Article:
We need bees for more than honey
Bees play a major role in the pollination of plants and crops, and are extremely important commercially for farming practices worldwide. It is an essential service—without pollination, life on the planet would be very different and probably much less diverse.
It is estimated that about one-third of global food production requires animal pollination and that 80–90 per cent of this role is carried out by honeybees. In Australia, two-thirds of all horticultural and agricultural crops need honeybees for optimal pollination. Many fruits, such as apples, raspberries and peaches, are more productive, produce better, more attractive fruit and even store better and for longer when they are serviced by honeybees.
Lucerne, which is an important crop for feeding livestock such as cattle, is also much more productive when sufficient numbers of honeybees are available to promote pollination.
Almond blossoms rely completely on honeybees for pollination—so, no bees, no almonds. It has been estimated that the value of honeybee-reliant agriculture in Australia is $4–6 billion per year and rising.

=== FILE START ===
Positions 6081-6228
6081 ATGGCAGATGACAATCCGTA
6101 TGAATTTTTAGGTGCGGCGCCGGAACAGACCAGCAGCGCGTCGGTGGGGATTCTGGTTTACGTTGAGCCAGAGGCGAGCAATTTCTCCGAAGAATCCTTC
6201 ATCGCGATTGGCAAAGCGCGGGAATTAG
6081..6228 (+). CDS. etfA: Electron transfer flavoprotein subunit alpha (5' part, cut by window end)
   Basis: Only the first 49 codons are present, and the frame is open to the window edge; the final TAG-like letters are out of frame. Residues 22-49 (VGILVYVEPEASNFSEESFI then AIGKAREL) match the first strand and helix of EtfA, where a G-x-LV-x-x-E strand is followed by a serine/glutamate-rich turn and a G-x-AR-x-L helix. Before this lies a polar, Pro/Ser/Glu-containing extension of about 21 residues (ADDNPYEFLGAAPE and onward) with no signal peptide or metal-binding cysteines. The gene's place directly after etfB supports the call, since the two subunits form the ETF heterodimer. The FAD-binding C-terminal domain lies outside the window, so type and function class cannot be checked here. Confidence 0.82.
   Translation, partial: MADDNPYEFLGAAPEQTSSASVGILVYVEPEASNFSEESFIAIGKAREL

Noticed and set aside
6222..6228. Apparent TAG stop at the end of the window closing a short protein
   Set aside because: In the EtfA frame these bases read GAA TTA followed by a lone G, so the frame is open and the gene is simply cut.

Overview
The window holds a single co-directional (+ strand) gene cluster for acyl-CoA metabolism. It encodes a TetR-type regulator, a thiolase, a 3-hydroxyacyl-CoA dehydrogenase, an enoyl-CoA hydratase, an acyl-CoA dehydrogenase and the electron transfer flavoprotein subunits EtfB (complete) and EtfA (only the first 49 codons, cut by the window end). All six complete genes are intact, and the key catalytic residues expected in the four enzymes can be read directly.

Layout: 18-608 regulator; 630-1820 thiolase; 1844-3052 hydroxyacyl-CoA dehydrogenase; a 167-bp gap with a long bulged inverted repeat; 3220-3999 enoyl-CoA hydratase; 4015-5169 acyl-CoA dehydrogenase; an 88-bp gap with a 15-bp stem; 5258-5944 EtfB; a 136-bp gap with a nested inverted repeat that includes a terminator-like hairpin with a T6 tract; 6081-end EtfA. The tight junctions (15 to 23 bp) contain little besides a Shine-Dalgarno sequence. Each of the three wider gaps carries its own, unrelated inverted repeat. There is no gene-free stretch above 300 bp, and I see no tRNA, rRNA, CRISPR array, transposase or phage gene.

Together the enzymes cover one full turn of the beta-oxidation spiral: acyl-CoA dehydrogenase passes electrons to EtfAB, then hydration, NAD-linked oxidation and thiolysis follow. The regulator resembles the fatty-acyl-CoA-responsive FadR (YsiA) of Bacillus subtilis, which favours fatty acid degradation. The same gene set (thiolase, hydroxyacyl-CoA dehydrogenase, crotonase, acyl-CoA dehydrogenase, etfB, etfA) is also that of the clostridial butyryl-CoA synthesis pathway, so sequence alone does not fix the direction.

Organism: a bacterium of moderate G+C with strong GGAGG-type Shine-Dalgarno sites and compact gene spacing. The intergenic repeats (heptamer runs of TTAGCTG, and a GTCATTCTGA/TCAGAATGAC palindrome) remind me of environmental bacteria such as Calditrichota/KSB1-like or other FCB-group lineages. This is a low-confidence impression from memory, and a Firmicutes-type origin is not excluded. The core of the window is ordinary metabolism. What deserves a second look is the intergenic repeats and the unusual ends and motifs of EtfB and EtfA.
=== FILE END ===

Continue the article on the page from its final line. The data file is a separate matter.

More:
Australia’s honeybees are among the most disease-free in the world and are therefore in considerable international demand for their pollination services, especially in those countries that have suffered from sudden colony losses. For example, the value of Australian exports of honeybees to the United States in 2010, mainly for the Californian almond-flowering season, was around $7.5 million.
The export of ‘controlled queen bees’—to reduce swarming and help maintain hive productivity—is also a valuable exercise. However, this industry is now mainly restricted to the export of Tasmanian bees since mainland exports have been halted due to the presence of the Asian honey bee and problems such as the small hive beetle.